Toowoomba sponges off our lamingtons
WELL doesn't this just take the cake?
A Toowoomba businessman has reignited a debate about the origins of the lamington by proposing to build a giant, fake, version of Australia's favourite sweet treat in the mountain city.
Debate has raged between the culinary historians of Ipswich and Toowoomba for years regarding which south-east Queensland city was the birthplace of the coconut-covered delicacy.
Toowoomba's current plans have added a fair sprinkling of controversy to the rivalry.
Both cities admit the cake was made by French chef Armand Galland for the turn-of-the-century Queensland Governor Lord Lamington.
Adherents to the Ipswich origin claim the city was the first place lamingtons were served publicly following their invention at Government House in Brisbane.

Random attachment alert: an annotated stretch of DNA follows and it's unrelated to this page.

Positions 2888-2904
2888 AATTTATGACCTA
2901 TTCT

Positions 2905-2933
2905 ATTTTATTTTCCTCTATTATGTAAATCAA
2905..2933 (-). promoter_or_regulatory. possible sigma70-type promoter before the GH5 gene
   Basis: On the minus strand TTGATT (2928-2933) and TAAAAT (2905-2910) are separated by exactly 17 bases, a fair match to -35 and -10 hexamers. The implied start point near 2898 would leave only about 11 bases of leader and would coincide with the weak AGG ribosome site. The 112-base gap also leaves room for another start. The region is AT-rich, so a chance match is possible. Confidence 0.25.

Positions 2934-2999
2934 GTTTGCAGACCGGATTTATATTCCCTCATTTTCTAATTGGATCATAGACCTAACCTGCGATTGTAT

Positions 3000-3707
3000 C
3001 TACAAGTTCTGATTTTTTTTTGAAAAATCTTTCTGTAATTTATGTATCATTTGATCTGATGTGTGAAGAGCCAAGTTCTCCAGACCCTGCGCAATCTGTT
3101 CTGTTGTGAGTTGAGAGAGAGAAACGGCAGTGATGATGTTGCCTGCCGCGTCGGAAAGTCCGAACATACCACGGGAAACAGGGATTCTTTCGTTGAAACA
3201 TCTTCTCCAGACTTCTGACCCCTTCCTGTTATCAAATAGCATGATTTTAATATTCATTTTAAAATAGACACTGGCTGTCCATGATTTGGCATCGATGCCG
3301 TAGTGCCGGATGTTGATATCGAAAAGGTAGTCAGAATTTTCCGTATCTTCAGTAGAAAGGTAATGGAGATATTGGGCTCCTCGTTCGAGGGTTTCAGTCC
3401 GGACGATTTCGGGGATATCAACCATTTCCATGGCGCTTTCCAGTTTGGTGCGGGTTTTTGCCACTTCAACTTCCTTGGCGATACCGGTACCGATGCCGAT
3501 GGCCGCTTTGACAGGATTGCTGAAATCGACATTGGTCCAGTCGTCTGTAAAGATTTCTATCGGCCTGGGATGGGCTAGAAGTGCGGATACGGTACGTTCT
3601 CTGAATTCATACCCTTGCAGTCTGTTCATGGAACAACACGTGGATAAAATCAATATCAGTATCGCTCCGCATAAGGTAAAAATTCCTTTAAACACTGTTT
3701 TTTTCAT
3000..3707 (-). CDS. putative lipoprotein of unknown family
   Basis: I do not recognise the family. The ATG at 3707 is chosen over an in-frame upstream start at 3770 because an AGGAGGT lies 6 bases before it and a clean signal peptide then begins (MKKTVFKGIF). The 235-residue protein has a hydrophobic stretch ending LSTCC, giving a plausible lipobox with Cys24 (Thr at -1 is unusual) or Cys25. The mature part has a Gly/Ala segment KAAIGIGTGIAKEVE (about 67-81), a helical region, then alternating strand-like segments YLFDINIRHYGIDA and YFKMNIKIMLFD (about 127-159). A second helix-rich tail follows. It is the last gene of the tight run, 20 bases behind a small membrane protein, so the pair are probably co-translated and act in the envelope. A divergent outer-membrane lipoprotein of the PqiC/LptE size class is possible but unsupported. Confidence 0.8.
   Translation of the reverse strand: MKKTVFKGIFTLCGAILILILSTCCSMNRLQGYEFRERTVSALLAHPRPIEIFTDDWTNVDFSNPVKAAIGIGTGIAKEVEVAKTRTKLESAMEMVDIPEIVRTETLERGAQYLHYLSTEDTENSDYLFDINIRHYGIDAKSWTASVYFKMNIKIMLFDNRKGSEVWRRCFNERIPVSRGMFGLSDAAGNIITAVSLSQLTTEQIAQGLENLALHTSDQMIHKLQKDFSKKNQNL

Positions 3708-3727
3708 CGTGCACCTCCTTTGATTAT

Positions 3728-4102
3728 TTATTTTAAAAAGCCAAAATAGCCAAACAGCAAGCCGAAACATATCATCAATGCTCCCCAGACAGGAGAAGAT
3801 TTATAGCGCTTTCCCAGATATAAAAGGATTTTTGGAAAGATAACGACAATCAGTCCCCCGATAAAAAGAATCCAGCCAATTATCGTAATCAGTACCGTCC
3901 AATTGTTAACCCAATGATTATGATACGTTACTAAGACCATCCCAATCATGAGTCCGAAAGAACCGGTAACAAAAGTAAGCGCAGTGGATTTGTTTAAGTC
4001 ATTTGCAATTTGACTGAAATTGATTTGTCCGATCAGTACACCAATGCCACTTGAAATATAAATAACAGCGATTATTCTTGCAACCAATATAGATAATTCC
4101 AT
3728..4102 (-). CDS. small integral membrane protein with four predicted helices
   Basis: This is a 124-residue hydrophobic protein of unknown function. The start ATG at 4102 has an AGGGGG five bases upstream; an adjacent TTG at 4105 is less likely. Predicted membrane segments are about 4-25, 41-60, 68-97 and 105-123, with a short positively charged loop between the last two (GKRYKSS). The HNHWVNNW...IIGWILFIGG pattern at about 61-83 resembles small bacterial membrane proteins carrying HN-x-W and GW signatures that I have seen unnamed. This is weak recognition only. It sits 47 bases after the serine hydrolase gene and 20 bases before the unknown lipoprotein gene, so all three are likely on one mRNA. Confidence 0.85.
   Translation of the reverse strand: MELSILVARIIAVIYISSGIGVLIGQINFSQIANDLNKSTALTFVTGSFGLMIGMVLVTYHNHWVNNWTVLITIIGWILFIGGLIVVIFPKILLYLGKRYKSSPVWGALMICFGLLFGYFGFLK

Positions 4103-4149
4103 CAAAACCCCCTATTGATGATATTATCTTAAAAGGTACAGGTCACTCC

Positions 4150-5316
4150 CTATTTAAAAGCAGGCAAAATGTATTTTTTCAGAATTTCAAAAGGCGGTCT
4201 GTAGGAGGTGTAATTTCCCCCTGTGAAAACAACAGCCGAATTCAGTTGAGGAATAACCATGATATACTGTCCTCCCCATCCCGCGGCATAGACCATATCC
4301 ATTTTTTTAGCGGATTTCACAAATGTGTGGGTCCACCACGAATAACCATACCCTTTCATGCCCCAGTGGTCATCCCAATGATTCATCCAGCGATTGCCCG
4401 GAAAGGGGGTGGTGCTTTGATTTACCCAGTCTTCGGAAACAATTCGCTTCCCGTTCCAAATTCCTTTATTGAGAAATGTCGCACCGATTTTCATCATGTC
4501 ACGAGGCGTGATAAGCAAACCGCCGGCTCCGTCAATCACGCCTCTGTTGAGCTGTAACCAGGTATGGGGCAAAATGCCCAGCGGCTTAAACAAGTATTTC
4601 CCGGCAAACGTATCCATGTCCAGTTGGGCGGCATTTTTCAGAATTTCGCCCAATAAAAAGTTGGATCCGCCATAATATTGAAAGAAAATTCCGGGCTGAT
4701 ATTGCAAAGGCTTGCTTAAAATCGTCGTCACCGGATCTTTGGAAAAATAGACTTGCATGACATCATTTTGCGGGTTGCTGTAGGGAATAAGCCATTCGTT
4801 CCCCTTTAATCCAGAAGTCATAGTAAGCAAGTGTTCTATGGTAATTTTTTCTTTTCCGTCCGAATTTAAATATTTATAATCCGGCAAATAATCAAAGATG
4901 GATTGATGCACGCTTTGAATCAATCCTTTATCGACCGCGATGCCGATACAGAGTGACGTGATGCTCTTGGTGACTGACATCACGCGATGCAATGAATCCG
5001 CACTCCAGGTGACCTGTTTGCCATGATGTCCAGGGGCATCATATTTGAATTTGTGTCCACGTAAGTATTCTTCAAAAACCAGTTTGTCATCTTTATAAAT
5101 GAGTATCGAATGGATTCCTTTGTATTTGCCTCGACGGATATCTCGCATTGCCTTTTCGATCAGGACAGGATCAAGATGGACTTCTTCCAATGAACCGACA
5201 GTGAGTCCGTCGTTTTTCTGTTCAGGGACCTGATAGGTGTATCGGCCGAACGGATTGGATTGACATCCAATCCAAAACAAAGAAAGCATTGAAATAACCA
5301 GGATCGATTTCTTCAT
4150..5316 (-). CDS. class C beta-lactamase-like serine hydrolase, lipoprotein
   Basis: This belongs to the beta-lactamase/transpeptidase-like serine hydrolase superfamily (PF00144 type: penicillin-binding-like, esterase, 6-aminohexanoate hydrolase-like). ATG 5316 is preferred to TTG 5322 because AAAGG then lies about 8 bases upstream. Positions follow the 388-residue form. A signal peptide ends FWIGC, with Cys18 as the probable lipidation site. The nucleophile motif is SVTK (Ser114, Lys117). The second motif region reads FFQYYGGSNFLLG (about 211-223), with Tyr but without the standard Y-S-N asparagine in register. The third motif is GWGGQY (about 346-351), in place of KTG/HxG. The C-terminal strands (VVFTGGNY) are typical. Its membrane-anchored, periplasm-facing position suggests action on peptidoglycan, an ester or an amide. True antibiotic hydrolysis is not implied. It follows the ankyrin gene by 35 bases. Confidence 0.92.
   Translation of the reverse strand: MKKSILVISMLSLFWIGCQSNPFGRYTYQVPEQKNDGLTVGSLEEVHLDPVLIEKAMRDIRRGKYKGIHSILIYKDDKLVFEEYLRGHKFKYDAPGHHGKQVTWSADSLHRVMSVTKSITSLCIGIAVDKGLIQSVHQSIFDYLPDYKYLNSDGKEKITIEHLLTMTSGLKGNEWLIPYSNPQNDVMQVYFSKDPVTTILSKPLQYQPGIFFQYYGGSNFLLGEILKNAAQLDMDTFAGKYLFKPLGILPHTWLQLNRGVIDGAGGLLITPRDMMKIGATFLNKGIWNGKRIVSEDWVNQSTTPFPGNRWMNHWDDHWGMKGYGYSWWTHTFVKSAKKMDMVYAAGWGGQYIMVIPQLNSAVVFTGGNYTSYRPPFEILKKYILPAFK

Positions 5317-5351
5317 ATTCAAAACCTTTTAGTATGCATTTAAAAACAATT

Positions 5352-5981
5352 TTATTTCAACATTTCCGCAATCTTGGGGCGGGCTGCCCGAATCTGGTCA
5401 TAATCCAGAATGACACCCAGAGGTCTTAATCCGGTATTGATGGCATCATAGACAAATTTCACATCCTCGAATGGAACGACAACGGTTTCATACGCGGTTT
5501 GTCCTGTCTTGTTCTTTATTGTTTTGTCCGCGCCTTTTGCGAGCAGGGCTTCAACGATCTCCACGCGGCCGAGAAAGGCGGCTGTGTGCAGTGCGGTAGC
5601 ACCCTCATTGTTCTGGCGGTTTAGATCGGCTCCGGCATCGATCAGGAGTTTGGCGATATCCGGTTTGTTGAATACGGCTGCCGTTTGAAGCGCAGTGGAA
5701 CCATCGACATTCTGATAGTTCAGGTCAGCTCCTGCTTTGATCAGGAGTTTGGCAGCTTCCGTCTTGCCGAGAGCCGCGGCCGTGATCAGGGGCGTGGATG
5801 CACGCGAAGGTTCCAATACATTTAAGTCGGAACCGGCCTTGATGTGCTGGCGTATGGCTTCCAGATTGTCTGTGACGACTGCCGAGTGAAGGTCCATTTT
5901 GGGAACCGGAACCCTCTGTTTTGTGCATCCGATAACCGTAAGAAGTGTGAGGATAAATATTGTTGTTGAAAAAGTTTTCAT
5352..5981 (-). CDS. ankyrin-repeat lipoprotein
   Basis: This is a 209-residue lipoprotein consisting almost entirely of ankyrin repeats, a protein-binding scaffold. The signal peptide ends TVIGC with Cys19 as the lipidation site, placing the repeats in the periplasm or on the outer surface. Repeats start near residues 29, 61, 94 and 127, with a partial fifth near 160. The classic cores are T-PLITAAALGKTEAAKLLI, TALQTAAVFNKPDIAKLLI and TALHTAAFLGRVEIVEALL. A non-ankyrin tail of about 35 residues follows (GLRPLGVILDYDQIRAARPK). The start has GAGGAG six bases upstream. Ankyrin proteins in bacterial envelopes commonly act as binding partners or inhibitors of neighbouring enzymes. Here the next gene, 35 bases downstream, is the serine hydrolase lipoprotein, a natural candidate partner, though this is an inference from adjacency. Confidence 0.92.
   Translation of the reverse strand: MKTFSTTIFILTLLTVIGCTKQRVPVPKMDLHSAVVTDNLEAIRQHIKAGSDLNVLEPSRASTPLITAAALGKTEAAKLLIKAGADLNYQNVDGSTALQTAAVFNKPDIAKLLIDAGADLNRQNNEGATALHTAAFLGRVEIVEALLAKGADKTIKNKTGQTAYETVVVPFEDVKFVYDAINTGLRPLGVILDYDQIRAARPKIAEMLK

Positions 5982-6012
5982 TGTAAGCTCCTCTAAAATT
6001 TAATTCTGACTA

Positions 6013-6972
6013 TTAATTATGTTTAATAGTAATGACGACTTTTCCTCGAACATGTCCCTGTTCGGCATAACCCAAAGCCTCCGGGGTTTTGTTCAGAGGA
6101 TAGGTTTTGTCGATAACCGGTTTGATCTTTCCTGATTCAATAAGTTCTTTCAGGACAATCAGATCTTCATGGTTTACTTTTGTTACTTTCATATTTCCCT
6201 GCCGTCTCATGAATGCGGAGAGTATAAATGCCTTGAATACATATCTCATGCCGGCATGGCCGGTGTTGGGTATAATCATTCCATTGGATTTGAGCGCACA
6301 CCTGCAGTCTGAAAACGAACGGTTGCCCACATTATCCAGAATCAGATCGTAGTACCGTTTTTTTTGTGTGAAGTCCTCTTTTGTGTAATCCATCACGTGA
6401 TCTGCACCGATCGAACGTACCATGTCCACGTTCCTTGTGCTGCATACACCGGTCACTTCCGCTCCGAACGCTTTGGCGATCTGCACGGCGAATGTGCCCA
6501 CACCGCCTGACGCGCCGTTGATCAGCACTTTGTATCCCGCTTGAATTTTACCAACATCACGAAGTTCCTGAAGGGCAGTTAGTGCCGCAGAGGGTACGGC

However, atop the range there is the belief the cake was invented when Lord Lamington visited Toowoomba.
Ipswich councillor and historian Paul Tully said he believed the opening of the Ipswich Technical College in 1901 was the first public appearance of the lamington.
Ipswich mayor Paul Pisasale said Toowoomba was sponging off Ipswich's history.
Cr Pisasale said the council was working on Ipswich's own way of commemorating the cake.
"Let me say one thing; there will never be a giant lamington in Ipswich," he said.
"But one thing I think would be good to recognise the lamington in Ipswich would be a playground where grandparents could take their grandchildren. One with a large lamington-shaped cubby house."
Toowoomba businessman Julian Lancaster-Smith's plans to build a giant fake cake were revealed in the Toowoomba Chronicle yesterday.
Mr Lancaster-Smith said the Big Lamington could become an attraction similar to the Big Prawn in Ballina or the Big Pineapple at Nambour.
"Toowoomba needs a Big Lamington. It is something that will be a drawcard for tourists year round," he said.
Cr Pisasale said despite the rivalry over the origins of the lamington he yearned for a return to a more masculine rivalry on the rugby league field, rather than in kitchen history books.